The thing I help my clients with the most, beyond actually designing & building their websites, is in helping them articulate why they want to have an author website in the first place. Many people know they need to have a website for their business, and many have a general idea that they want it to attract more customers, but they don’t always know how to translate their brand into a website. And beyond that, they don’t know how to determine what shape it should take to achieve more sales — otherwise known as their author website priorities.
The process of establishing and translating your goals into a website is a mixture of the following:
- Identifying & understanding your target audience.
- Knowing what you bring to the table for that audience and what makes your solution unique/desirable.
- Figuring out the best way to help those people become your customers.
- Knowing what not to include / keeping the message focused.
The problem is that as you start to think about this, you often come up with lots of ideas and lots of solutions — and if you implement all of them you’ll end up with a jumbled mess. So how do you narrow things down so that you have a strategic plan for your site?
Let’s take the above points one at a time:
1. Identifying & understanding your target audience.
I often work with authors who tell me their audience is, “everyone who reads.” While I admire their desire appeal to anyone who might pick up a book, it’s never actually true. It’s too broad an audience, and therefore not valuable. Audiences for fiction and non-fiction alike break out by gender, age, education, region, income, and other more specific guidelines like interests and communities. And the more you dig in to understand who buys the kinds of books that you write, and most importantly, WHY they buy the books that you write, the better job you’re going to do appealing to those people.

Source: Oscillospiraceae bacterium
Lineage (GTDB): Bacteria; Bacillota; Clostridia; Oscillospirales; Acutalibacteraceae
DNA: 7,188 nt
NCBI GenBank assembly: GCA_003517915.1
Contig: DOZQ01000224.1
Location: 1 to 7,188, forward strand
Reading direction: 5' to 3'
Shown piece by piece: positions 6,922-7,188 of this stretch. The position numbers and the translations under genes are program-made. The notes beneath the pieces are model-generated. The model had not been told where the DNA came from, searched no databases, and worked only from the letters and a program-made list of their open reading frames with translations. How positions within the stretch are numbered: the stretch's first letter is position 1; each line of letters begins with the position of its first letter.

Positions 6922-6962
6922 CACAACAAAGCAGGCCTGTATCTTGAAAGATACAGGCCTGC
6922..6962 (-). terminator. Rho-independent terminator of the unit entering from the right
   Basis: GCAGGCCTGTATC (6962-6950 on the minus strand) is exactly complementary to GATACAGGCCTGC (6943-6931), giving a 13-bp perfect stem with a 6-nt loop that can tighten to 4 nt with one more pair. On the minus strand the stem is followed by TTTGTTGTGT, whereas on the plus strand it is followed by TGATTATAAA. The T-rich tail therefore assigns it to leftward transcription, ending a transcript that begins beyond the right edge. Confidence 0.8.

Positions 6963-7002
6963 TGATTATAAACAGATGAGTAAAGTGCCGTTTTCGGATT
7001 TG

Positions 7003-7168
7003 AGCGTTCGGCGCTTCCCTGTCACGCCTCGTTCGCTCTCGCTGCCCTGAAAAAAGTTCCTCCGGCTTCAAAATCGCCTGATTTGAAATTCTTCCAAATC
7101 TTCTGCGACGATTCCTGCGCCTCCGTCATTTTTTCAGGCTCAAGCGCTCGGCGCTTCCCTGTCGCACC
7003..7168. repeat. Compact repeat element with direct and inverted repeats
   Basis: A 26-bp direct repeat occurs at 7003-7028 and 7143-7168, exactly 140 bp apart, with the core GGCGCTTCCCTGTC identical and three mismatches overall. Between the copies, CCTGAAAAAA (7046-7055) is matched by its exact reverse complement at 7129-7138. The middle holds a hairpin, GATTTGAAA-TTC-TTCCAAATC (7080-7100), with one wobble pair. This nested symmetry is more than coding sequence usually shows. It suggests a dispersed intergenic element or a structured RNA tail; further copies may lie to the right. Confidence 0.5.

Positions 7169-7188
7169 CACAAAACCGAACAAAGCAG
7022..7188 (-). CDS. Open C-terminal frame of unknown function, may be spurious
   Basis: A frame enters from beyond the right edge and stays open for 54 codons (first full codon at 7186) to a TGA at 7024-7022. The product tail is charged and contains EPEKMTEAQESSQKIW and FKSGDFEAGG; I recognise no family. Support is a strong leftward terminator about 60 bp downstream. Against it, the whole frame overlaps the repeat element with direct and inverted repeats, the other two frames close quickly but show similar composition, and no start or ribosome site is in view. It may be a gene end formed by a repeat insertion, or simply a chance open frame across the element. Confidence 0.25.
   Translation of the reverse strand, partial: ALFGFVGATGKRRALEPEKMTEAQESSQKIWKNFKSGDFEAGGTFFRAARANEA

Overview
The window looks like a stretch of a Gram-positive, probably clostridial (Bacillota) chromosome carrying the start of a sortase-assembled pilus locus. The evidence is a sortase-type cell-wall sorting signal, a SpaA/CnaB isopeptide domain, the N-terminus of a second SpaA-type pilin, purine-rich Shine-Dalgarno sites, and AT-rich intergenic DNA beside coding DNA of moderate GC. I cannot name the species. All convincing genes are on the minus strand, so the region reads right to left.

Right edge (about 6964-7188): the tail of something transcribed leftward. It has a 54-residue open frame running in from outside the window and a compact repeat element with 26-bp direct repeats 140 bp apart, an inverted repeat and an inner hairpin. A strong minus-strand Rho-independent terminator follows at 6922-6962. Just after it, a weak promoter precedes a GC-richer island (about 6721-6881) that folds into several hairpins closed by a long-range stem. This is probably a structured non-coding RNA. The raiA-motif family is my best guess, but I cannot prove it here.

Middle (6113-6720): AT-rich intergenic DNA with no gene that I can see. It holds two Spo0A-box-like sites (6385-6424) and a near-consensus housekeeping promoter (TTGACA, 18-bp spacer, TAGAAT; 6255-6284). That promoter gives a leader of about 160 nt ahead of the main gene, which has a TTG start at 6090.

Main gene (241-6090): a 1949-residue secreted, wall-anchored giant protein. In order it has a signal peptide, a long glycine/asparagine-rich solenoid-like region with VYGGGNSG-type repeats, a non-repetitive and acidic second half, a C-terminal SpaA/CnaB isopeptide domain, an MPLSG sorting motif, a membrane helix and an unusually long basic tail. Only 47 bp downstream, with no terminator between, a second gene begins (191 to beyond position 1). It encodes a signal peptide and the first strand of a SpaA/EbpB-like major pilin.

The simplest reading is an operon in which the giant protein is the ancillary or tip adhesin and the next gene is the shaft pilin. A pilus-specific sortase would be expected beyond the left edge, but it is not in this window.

The driving force behind their book buying might be entertainment, or education, or price, or some combination of all of those. A fiction reader with an interest in military history is likely looking for something different than a fiction reader looking for a light romp for their summer vacation. Sure, they both enjoy fiction, but it’s what else you know about them that will allow you to make decisions about how to design and create your website. Put yourself in their shoes for a moment and really analyze what’s important to them.
If you need a starting point, look at authors who write comparable books — read their reviews on Amazon, look at their cover designs, analyze their marketing copy, look at their websites — take notes about what strikes you about how they communicate with their readership, and how those people communicate back to them. Keep in mind, however, that while it’s valuable to know what similar authors are doing, you can’t measure your own success against someone else’s yardstick. You want to gather information about them to help you form your own strategy, not adopt someone else’s strategy in total. If you don’t understand what you’re trying to do for yourself, it’s a sure way to waste time and money.
“Sometimes questions are more important than answers.”
― Nancy Willard
2. What makes your solution unique/desirable, or what will you do for them?